With the above in mind, what are your thoughts concerning contemporary literature today, not only in America (although I do want to hear your views on that), but on the international scene as well?


Good, quality writing is always there. It’s like the air we breathe. Only when the air becomes polluted do we ask why. Who taints the air? Look around us. What we see is instant gratification―smartphones, video games, worldwide web. Our attention becomes more and more short-spanned; our tolerance gets more limited. Fifty years or so ago, we sought entertainment through books. We wrote letters―and mailed them! The need to express ourselves in words was perhaps the only available means to communicate. Is it still the same today? Of course, we won’t grow alarmed about the state of contemporary literature―here and elsewhere―if our love for the written words, the printed words, has not diminished. Or has it?

John M. Gist

What has been your experience with submitting to literary journals? What does the literary journal (many of which are housed in universities) scene reveal about the state of American Letters?


As a writer, I have this absolute conviction: 1) Your work must be quality work; 2) There are readers, editors who share your literary taste and style; 3) When your work finds these people, it will get published.

The fast growing number of literary journals in the United States reflects one thing: the counter-measure to the loathsome monolith of the U. S. publishing industry. That’s good news. The bad news is many of these journals are straightjackets, preventing original thinking and writing.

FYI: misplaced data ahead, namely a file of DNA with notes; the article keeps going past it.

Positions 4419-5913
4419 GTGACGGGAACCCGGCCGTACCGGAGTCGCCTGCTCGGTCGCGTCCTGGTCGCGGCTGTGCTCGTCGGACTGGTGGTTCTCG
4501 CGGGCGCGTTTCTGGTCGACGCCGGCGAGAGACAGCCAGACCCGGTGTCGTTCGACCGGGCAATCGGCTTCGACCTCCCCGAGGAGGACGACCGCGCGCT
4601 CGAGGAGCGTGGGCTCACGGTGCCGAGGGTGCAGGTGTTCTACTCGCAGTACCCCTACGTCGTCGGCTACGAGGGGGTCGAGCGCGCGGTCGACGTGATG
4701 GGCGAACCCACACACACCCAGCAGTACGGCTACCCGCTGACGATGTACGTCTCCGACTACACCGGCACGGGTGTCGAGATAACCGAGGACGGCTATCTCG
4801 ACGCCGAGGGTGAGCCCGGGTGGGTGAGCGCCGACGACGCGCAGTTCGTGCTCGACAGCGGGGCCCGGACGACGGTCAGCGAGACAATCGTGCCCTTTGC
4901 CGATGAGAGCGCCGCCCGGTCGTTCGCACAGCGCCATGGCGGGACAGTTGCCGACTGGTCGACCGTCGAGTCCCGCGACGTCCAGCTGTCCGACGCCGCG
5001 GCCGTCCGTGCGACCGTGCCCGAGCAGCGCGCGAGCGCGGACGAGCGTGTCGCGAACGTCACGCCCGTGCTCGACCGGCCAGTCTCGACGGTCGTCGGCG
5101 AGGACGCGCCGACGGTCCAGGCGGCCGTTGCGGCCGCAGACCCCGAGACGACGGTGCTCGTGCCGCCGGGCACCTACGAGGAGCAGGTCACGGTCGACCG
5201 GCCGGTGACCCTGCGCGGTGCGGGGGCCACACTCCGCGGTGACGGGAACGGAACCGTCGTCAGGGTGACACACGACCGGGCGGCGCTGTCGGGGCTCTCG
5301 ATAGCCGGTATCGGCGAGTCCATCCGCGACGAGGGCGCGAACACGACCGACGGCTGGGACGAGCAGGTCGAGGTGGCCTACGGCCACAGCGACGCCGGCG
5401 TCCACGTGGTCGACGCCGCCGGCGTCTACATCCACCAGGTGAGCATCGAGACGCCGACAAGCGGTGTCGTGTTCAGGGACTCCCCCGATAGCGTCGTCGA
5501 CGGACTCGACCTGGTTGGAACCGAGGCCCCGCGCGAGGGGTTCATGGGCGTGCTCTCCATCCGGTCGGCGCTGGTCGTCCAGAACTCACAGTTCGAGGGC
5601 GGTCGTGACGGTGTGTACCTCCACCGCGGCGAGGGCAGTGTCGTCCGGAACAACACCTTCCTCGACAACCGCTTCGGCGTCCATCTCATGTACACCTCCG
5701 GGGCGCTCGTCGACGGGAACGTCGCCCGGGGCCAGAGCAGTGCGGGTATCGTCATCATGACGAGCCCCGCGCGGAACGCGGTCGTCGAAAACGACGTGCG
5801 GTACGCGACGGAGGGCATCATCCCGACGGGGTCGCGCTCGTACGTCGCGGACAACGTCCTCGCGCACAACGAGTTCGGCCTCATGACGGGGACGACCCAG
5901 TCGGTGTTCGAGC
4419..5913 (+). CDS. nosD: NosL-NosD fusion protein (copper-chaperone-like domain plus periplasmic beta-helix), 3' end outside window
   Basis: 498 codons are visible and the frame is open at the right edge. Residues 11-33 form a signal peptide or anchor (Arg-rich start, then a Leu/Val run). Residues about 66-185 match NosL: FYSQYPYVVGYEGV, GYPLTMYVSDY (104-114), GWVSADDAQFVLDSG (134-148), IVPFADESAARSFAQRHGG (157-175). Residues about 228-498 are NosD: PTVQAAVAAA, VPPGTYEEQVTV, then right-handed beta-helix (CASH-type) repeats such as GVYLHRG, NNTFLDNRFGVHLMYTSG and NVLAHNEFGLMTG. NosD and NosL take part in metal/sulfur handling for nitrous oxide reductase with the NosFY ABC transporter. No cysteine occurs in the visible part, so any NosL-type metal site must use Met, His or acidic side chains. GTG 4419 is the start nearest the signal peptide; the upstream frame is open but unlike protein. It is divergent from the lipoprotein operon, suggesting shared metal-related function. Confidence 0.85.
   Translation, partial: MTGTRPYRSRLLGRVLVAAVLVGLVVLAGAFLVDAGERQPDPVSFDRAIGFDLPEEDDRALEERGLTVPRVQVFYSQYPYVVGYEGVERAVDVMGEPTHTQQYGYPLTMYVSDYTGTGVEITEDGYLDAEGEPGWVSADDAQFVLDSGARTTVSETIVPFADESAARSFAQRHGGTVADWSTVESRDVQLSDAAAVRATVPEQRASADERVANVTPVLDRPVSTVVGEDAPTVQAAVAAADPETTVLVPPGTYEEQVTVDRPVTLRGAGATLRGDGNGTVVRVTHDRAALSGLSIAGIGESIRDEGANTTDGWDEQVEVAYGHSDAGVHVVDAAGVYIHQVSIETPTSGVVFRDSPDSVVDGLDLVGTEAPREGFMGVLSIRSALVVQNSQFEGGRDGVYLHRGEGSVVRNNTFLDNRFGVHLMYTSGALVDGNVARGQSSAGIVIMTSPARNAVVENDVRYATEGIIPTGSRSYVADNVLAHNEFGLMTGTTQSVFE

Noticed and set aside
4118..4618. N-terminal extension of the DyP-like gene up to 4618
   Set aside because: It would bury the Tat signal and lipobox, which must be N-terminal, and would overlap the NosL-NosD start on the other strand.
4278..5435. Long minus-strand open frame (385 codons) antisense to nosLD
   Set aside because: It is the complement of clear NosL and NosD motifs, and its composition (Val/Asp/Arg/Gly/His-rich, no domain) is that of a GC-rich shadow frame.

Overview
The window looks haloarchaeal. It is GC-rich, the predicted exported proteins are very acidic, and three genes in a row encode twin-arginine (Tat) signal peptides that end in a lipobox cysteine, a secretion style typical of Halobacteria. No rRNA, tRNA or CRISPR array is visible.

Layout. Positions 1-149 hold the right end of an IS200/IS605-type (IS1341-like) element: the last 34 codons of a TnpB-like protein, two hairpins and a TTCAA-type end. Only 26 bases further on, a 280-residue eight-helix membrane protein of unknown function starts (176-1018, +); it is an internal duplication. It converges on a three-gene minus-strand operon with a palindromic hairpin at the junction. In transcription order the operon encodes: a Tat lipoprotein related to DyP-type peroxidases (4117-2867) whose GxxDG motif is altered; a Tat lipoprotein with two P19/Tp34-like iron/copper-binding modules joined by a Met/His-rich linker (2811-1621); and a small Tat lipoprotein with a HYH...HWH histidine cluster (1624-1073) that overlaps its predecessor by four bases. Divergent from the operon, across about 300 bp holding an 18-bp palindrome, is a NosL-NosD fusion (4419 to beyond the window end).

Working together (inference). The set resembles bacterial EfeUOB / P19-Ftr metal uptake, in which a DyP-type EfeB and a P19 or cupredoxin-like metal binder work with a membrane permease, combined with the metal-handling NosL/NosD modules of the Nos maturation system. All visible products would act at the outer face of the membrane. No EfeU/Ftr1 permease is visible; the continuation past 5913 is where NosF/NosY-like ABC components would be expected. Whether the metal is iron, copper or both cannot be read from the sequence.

The Demon Who Peddled Longing is more than a novel, more than the story of a boy and his journey into adulthood; it is a showpiece of modern literature, offering its readers a visually stunning experience, with the assistance of the author's impressive descriptive writing style. This is the kind of book that pays tribute to the reader instead of the author, kind of like the ones that gave birth to the theory of reading back in the 1960s, a poetic portrayal of a journey that peddles longing, bravery, tragedy, love, and most of all, the rite of passage into adulthood.

    “By making his book appeal to all types of readers, from philosophy lovers to fans of coming-of-age novels, Khanh Ha has created a magnum opus that will only be enhanced by the passing of years.”
    Readers’ Favorite

    “A lyrical masterpiece by a debut author. . . . A work that reads like a song, imagery is beautiful in this novel, and will have you picturing this world long after you put the book down.”—Seize the Moment


“A bit of fragrance always clings to the hand that gives you roses.”
—Chinese proverb